ANTWAIN MAURICE BURKS v. THE STATE OF TEXAS

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Court of Criminal Appeals of Texas.

ANTWAIN MAURICE BURKS, Appellant v. THE STATE OF TEXAS

NO. PD-0992-15

Decided: June 28, 2017

PER CURIAM. RICHARDSON, J., filed a dissenting opinion in which NEWELL, J., joined. ALCALA and WALKER, JJ., dissented.

OPINION ON REHEARING

Appellant was convicted of the offense of tampering with physical evidence, to-wit, a human corpse. TEX. PENAL CODE § 37.09(c) & (d)(1). On original submission in this cause, we unanimously upheld the court of appeals' determination that the evidence was legally sufficient to establish the element that the human corpse had been altered. Rather than affirm that court's judgment, however, the majority voted to vacate the judgment and remand the cause for the court of appeals to consider whether the evidence was legally sufficient to support a different element of the offense, the specific intent to impair the corpse's availability as evidence in a subsequent investigation or official proceeding. TEX. PENAL CODE § 37.09(d)(1). Four judges dissented to this disposition. Those judges argued that, because Appellant never made that particular legal sufficiency argument in his appellate brief, an appellate decision with respect to that issue was not “necessary to final disposition of the appeal.” TEX. R. APP. P. 47.1. The four dissenters would simply have affirmed the judgment of the court of appeals.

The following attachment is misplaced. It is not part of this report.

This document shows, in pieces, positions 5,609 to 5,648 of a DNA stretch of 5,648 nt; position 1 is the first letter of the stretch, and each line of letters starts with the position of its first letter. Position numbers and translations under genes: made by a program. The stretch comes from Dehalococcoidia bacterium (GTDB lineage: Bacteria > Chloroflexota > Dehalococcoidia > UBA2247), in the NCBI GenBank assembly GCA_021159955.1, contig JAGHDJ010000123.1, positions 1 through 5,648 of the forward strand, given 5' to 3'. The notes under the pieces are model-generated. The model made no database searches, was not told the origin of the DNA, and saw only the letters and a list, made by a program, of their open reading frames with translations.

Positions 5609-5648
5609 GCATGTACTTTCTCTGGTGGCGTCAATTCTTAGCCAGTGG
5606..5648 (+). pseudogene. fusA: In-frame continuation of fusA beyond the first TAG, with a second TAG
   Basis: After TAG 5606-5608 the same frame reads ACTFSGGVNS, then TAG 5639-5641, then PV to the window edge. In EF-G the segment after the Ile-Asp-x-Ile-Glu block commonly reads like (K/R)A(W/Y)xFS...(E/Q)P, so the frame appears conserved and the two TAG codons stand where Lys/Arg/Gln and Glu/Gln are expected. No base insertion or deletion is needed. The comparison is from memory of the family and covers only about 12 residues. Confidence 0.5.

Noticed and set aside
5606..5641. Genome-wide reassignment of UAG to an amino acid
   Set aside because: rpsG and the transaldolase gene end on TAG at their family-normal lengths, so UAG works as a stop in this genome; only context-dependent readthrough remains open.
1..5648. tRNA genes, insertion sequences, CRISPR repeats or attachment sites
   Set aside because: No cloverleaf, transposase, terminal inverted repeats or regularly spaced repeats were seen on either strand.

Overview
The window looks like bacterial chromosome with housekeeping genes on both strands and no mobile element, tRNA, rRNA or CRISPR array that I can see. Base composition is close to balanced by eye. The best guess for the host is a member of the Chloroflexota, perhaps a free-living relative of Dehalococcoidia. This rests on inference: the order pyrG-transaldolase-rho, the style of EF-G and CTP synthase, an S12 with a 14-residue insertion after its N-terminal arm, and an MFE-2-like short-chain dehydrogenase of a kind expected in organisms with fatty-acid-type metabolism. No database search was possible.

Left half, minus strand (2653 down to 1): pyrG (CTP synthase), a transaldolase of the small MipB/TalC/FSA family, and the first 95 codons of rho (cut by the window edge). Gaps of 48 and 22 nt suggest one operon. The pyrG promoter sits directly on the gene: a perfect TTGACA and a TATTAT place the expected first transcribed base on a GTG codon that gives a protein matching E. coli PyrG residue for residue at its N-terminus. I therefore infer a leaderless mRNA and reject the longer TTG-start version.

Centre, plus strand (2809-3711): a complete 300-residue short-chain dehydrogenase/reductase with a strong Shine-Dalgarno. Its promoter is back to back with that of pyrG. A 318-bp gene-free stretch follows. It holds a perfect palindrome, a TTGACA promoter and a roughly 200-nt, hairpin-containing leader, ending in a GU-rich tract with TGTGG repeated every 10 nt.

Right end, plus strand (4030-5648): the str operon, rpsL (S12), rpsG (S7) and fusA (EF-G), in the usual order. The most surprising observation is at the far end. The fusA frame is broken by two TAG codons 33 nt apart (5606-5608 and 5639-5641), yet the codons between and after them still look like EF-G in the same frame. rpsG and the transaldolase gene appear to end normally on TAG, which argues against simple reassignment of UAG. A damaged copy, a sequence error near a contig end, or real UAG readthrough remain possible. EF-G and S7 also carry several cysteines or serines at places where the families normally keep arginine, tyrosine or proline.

The State filed a motion for rehearing, which we have granted. The State now echoes the view of the dissenting judges on original submission that to require an intermediate appellate court to resolve aspects of legal sufficiency neither explicitly raised nor even mentioned in the appealing party's brief “creates an unworkable burden on the lower courts to act as de facto defense counsel for every defendant who raises the issue of legal insufficiency.” State's Motion for Rehearing at 3 (citing dissenting opinions on original submission). On further consideration, a majority of the Court now adopts this view. For the reasons expressed in the dissenting opinions on original submission, we conclude that a remand is unwarranted.

Accordingly, the court of appeals' judgment is affirmed.

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